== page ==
Types of COM+ Applications
Following are the four basic types of COM+ applications:
- Server applications. A COM+ server application runs in its own process. Server applications can support all COM+ services.
- Library applications. A COM+ library application runs in the process of the client that creates it. More specifically, the components in a library application are always loaded into the process of the creator. Library applications are not explicitly associated with a server process. They can use role-based security but do not support remote access or queued components.
- Application proxies. An application proxy is a set of files containing registration information that allows a client to remotely access a server application. When run on a client computer, an application proxy file writes information about the COM+ server application, including CLSIDs, ProgIDs, RemoteServerName, and marshaling information, to the client computer. The server application can then be accessed remotely from the client computer.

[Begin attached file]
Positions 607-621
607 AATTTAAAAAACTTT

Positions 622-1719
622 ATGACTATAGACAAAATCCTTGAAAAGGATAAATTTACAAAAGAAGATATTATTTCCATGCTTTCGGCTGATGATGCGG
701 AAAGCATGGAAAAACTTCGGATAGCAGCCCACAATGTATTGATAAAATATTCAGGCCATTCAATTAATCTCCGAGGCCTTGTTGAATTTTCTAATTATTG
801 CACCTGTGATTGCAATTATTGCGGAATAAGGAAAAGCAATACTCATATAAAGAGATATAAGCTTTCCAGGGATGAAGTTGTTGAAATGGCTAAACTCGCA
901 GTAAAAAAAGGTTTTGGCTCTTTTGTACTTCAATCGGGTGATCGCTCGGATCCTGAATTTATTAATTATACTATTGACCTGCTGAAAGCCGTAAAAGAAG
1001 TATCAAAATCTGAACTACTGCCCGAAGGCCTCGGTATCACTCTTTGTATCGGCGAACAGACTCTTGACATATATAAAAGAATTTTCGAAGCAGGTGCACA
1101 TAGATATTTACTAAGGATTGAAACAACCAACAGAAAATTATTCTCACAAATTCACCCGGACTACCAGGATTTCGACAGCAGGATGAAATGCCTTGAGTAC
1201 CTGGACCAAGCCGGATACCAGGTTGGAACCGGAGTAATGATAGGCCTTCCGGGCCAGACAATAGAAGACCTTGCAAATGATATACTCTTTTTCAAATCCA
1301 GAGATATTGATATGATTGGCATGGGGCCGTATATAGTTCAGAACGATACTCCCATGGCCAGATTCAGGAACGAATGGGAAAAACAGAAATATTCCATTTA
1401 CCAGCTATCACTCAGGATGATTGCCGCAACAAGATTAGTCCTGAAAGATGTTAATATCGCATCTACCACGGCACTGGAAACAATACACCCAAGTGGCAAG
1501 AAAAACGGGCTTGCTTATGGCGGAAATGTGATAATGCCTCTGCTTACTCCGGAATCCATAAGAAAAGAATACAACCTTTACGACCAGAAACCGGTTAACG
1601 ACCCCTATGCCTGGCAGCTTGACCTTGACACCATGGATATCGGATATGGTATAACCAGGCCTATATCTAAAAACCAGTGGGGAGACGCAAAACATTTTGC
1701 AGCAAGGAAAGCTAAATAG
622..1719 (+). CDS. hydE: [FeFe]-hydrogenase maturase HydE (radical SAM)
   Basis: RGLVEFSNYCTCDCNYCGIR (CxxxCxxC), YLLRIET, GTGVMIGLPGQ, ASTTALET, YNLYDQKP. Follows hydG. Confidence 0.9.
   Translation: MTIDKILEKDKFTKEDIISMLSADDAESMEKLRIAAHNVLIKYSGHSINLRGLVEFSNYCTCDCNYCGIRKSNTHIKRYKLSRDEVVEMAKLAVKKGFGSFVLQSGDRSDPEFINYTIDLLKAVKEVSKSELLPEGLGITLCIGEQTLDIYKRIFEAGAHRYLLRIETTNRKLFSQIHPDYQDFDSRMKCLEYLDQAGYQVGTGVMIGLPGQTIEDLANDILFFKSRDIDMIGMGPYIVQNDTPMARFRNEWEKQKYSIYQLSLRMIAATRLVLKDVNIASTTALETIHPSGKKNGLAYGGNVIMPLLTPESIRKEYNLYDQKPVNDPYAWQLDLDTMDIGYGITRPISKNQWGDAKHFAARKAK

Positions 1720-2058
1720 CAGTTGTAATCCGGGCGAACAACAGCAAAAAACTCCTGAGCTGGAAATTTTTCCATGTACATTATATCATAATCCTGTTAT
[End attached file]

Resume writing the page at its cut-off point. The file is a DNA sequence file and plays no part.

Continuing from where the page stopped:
- COM+ preinstalled applications. COM+ includes a set of preinstalled applications that handle internal functions. The preinstalled applications are listed in the COM+ Applications folder in the Component Services administrative tool, but they cannot be modified or deleted. These applications include the following:
- .NET Utilities
- Analyzer Control Publisher Application
- COM+ Explorer
- COM+ QC Dead Letter Queue Listener
- COM+ Utilities
- IIS In-Process Applications
- IIS Out-Of-Process Pooled Applications
- System Application
As of Windows Server 2003, it is possible to run COM+ applications even if the System Application is disabled. The COM+ applications will run, though without the services usually provided by the System Application. These services include use of the Component Services administrative tool and system event tracking.
Also as of Windows Server 2003, the authentication capability for the COM+ System Application includes the value EOAC_DISABLE_AAA. This value, which disables activate-as-activator (AAA) activations, is used with the CoInitializeSecurity function when launching the System Application. Setting the authentication capability to EOAC_DISABLE_AAA allows an application that runs under a privileged account (such as LocalSystem) to help prevent its identity from being used to launch untrusted components.